Both players have been made into cartoons – LeBron in the not-very-good takedown of those excellent The LeBrons ads and Mike in the terrible ProStars cartoon – but Mike’s place in the pop-cultural canon takes a lead for Space Jam, a staple for nostalgics and their offspring, but also a great ad for a Jordan XI. If Shaq’s Shazam and Steel hadn’t been so atrocious, maybe we would have had a real LeBron movie by now. With assistance from the aforementioned Mr. Lee, Jordan’s shoes made some bonus appearances on celluloid throughout the 1980s and 1990s. Every pop culture moment pre-internet helped.
LeBron’s big guy (albeit a big guy who’s the fastest on court with a vast leap) status created different design needs that wasn’t going to create a commercial shoe like Jordan’s shooting guard status. Both might have had multi-positional needs, but LeBron’s cushioning, fastening and resilience was always going to get a little chunky, whereas the deftness of Jordan shoes was destined to be a little more accessible. That the LeBron franchise could be as lucrative as it is – and break the commercial limitations of big man footwear – is significant.
While Retro+ releases that applied new colorways to old make-ups hit with a thud in the late 1990s, Jordan Brand’s ability to keep retroing means kids have their own era to make a memory from (oldies can remember IIIs from 1988, the next wave of oldies can remember 1994, the next can remember 1999, the next can be on a 2003, then there’s nostalgia for 2006 – even 2009 can be the old school to a kid who got into shoes in 2012). With 28 years out there to LeBron’s decade, the lead is significant – that’s more than just older brother or cousin influence. It’s fathers, sons and grandchildren raised as disciples of the Jumpman. The LeBron line doesn’t have that – yet. The Jordan III was a smart piece of design – easy enough for sweats and jeans but capable of slotting into trends and sitting with today’s breed of ninja-esque black on black dressers, too. Once the Zoom Generation reissues, it can start a similar rotation, but that shoe’s look doesn’t offer the same versatility.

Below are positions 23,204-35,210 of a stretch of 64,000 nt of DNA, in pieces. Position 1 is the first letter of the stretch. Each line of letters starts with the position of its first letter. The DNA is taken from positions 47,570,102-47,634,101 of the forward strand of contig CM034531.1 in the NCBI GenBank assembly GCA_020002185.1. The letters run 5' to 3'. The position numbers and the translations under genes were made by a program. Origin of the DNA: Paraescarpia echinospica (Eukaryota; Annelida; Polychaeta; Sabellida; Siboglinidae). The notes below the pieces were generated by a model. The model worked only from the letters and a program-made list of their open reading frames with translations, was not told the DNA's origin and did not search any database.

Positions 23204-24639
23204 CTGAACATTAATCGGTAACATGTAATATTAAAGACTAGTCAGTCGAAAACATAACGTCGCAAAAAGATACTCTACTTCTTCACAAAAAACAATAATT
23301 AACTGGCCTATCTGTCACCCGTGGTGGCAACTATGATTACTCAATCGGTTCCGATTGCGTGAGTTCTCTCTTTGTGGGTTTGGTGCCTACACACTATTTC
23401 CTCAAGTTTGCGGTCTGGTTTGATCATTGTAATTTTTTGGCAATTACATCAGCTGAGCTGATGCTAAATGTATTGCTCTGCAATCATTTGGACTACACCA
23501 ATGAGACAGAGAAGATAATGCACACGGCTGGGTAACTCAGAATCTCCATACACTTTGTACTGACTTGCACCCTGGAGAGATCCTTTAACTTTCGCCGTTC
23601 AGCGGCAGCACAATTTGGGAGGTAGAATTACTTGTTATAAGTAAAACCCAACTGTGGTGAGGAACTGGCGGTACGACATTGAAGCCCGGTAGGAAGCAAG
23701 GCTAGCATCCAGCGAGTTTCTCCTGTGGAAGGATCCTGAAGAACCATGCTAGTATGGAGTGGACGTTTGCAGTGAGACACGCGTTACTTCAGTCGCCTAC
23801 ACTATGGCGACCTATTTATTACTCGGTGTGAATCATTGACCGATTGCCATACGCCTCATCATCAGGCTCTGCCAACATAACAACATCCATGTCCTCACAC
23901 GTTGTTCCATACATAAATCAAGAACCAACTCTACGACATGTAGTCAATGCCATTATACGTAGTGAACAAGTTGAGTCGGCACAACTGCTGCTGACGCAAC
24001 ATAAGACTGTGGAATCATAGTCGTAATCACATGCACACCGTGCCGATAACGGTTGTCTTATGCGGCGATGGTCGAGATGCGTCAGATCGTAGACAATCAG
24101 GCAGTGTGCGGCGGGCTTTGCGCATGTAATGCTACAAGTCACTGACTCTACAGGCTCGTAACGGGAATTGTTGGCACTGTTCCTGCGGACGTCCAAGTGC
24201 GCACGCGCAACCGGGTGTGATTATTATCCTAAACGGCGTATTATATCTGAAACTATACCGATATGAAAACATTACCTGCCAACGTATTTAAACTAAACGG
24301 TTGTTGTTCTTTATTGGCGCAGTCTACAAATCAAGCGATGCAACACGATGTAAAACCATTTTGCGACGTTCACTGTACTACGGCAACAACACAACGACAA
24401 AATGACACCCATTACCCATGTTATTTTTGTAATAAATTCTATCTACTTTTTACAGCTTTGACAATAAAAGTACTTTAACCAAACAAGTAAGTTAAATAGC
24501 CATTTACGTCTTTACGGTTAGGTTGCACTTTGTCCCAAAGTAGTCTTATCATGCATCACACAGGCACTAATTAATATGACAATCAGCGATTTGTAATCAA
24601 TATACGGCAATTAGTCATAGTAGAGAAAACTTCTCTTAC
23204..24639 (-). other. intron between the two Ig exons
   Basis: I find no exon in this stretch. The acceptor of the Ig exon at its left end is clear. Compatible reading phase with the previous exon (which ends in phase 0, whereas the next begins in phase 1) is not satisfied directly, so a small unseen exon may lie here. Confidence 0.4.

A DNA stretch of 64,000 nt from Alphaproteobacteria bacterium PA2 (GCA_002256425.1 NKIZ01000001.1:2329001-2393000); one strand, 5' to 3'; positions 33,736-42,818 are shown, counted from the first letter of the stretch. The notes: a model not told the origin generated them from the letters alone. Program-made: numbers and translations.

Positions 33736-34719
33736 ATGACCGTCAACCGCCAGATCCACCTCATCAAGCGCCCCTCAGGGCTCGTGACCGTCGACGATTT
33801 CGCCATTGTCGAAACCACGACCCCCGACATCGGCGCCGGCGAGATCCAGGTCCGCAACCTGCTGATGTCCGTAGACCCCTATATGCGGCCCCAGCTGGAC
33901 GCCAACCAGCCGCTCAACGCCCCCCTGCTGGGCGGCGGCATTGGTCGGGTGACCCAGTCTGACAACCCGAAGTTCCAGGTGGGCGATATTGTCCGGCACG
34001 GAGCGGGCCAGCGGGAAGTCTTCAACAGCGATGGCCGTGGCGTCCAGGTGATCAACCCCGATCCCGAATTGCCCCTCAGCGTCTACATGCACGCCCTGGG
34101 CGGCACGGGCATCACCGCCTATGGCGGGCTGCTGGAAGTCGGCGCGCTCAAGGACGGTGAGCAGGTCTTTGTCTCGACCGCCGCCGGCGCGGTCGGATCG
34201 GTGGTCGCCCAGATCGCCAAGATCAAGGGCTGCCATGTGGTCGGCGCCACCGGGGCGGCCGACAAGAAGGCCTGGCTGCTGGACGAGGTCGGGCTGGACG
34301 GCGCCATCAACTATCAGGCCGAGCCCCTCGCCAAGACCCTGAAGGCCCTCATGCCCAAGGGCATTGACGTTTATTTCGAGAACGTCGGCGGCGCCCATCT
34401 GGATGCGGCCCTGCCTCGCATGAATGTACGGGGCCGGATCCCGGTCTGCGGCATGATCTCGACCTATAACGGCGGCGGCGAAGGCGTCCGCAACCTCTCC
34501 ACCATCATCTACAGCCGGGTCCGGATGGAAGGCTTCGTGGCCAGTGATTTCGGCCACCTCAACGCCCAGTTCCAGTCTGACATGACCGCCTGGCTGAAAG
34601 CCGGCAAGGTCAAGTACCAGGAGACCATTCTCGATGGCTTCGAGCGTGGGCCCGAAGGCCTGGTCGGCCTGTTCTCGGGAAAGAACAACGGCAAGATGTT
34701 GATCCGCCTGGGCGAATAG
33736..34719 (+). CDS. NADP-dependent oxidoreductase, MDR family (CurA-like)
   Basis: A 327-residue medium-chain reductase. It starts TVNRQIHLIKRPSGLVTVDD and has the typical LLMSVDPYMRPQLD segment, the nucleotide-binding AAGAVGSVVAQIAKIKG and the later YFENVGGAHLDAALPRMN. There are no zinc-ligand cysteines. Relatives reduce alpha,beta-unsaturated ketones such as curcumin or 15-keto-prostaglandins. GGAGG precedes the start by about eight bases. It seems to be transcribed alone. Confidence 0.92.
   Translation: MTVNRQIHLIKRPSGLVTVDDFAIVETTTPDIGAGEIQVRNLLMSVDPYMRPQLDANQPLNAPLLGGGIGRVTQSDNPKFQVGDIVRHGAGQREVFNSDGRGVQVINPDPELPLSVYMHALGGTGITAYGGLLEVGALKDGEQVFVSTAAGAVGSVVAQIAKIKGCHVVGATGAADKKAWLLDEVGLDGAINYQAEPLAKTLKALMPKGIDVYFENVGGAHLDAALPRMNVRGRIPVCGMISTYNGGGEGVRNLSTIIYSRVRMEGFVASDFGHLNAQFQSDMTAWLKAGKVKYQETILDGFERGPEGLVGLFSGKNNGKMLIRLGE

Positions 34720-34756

Kids might even know Jordan as a shoe rather than a human being – the brand almost transcends the athlete, but it overcasts the space for any opposition in the market. While there were spin-offs (the Jordan Knockoff KO edition, the Sky Highs and the XI IE variations), it took 13 years before Jordan Brand emerged. LeBron’s had his share of spin-offs too – AF1s, Soldiers, and the recent lifestyle extensions of his franchise, but whereas Jordan’s early lifestyle releases were secondary to the real deal, it’s the cork, suede and denim EXT, off-court drops that seemed to give the LeBron line that Jordan-style hype. It’s likely that a spin-off LeBron brand could exist by 2016 when LeBron is 13 years deep into his deal, but can the accessories and apparel ever be as popular as the Jumpman was when it was stitched on cotton?
“There’s one thing LeBron definitely can’t take – Jordan never wore LeBrons, but LeBron wore Jordans. Jordan owns a period of time that just keeps echoing and becoming more rose-tinted with each subsequent season.”